Shining in the Darkness released!

I’ll have to admit that this is a bit of a bittersweet release for us: Richard Mixin, the author of this release, has told us that this will be the last release he’ll do for 16bap as he’s going to move on to other projects.

Richard Mixin was among the first contributors we’ve had, joining us in early 2020, and has released a whopping 14 releases counting some of the biggest we’ve ever had

On behalf of the entire 16bap team, I really want to say a big thank you to Richard for sticking with us through all of those years and letting us enjoy so many games with the amazing quality you’d expect from 16bap releases.

I hope one day you’ll get back here: our doors will always be open!

Until then, thanks again and we all wish you the best in the world for your future.

This said, for all you following us, please enjoy another massive 28 track release and I hope I’ll get back here at some point with relevant news about the project.

As a reminder, we’re still stuck with no hardware VGM Player and we’re hoping Deadfish will find the time and dedication needed to make this miracle happen.
We all know that if there’s one person on this world who’d be capable of making a perfect VGM Player on the Mega Drive, that would be him.

As always, thanks to all of you for following us and always giving us precious feedback to improve what we do, and I hope you’ll hear again from us soon!

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Beyond Oasis (The Story of Thor) released!

BirdyBro is back with a new, massive release: Beyond Oasis!
The game is known also as The Story of Thor and with its 34 tracks I believe that it is among the biggest releases we’ve ever done.
If this wasn’t enough to grab your attention, then know that the composer is none other than the master of the Mega Drive soundtracks himself: Yuzo Koshiro!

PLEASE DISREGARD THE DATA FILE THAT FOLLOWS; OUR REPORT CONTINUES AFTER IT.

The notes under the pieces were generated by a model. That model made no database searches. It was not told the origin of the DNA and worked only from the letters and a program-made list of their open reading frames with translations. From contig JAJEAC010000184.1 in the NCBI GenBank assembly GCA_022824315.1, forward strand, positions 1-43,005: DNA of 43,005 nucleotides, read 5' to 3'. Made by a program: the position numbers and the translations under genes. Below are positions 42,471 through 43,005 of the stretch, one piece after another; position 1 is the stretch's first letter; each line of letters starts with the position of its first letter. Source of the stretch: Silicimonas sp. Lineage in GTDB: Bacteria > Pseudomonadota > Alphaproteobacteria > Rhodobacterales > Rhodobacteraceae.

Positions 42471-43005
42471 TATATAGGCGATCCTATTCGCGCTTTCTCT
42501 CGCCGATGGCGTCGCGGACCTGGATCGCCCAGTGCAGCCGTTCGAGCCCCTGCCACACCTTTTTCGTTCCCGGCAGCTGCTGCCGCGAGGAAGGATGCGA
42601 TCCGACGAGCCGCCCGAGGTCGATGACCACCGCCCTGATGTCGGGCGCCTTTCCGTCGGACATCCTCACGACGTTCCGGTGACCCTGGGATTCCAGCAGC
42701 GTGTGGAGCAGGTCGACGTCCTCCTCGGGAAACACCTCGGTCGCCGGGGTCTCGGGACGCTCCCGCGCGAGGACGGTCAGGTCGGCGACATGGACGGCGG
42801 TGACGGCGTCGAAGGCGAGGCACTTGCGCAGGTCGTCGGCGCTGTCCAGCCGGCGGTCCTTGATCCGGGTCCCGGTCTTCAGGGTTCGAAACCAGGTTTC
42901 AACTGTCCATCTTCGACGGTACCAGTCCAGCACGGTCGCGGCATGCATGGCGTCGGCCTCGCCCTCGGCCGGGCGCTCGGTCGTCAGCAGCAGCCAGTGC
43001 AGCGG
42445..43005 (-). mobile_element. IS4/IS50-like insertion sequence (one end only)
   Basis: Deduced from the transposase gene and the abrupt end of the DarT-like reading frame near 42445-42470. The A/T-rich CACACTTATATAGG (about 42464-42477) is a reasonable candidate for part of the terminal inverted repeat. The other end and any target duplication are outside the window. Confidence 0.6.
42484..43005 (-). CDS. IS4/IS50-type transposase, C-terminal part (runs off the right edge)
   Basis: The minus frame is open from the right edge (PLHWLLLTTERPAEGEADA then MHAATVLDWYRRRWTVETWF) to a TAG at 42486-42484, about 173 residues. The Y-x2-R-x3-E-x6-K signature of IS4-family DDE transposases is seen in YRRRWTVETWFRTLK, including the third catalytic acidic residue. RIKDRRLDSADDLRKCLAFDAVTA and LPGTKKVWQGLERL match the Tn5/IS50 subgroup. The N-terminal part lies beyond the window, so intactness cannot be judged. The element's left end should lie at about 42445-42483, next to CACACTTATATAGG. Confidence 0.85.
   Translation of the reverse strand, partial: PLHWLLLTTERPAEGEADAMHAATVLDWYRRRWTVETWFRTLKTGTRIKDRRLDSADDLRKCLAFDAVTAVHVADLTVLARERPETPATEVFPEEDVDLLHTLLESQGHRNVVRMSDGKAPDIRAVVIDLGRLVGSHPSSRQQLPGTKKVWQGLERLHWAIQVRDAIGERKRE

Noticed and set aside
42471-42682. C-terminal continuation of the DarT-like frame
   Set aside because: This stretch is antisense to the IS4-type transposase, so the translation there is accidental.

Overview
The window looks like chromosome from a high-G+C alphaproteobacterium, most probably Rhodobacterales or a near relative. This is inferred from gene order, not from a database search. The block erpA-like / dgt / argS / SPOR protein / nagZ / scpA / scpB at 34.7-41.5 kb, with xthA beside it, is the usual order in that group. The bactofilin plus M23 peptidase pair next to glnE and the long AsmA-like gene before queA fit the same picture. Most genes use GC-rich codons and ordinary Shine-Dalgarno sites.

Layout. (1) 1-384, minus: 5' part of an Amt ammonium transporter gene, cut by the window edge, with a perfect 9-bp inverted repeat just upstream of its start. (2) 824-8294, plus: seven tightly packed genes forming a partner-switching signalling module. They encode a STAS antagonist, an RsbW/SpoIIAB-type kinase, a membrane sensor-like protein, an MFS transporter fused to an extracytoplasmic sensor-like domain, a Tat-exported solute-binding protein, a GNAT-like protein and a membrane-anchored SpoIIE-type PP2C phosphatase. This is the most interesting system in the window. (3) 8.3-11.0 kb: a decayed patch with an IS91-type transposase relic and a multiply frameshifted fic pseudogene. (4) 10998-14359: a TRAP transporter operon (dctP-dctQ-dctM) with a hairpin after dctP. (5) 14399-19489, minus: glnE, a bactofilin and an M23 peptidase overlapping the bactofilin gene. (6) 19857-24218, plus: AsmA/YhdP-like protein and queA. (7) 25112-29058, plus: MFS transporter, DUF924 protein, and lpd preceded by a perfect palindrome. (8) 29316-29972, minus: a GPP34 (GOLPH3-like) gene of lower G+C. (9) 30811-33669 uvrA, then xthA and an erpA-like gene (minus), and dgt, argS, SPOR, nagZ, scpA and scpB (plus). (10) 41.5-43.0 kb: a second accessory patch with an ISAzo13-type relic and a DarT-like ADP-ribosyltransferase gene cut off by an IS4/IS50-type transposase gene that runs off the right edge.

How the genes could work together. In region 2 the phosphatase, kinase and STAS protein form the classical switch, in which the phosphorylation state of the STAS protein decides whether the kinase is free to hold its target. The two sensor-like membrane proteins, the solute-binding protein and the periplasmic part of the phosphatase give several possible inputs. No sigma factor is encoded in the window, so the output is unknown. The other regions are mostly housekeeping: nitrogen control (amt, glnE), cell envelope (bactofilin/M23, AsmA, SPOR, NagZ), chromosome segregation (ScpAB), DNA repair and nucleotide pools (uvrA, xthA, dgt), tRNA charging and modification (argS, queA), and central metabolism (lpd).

Massive thanks to BirdyBro for this huge contribution and, as a reminder, we’re still accepting contributions so feel free to check our guidelines and submit any rip you want!
While we know that the tools at our disposal are not perfectly accurate, they are so close that it doesn’t really matter unless our material is being used for critical work where a nearly perfect accuracy is needed, but that’s not what Community Releases are for.

Thanks again to our contributors who’ve helped us in our mission up to today and hopefully we’ll be back soon with more news about Mega Drive rips (something amazing is in the works!) and maybe some more arcade goodness!

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Sonic 3D Saturn release updated!

Thanks to two kind followers on Twitter I discovered that our digital rip of the Sonic 3D Saturn release was lacking 3 tracks: those were tracks not included in the CD-Audio part of the disc, but were part of the 3 FMVs the game has.

In addition to this, there were a couple of errors in the release which have now been fixed.

A quick changelog of what has been updated:

  • Corrected the name of the artist in both file names and tags
  • Corrected the names of the Rusty Ruin Zones (they were swapped)
  • Added 3 new tracks which were part of FMVs (those have SFX in them, nothing we can do about them)

The links have already been updated so you can go and download the fixed release.

Please keep reporting us errors and mistakes so we can fix them ASAP!

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Recording games from Neo Geo

MV1FS Audio output

MV1FS Audio output

After one more poll on Twitter, it seems like there’s enough interest to go ahead and write a proper article about how we’re recording music from the Neo Geo instead of just a quick document in the FAQ (which is going to be a shorter version of this and it will still be made).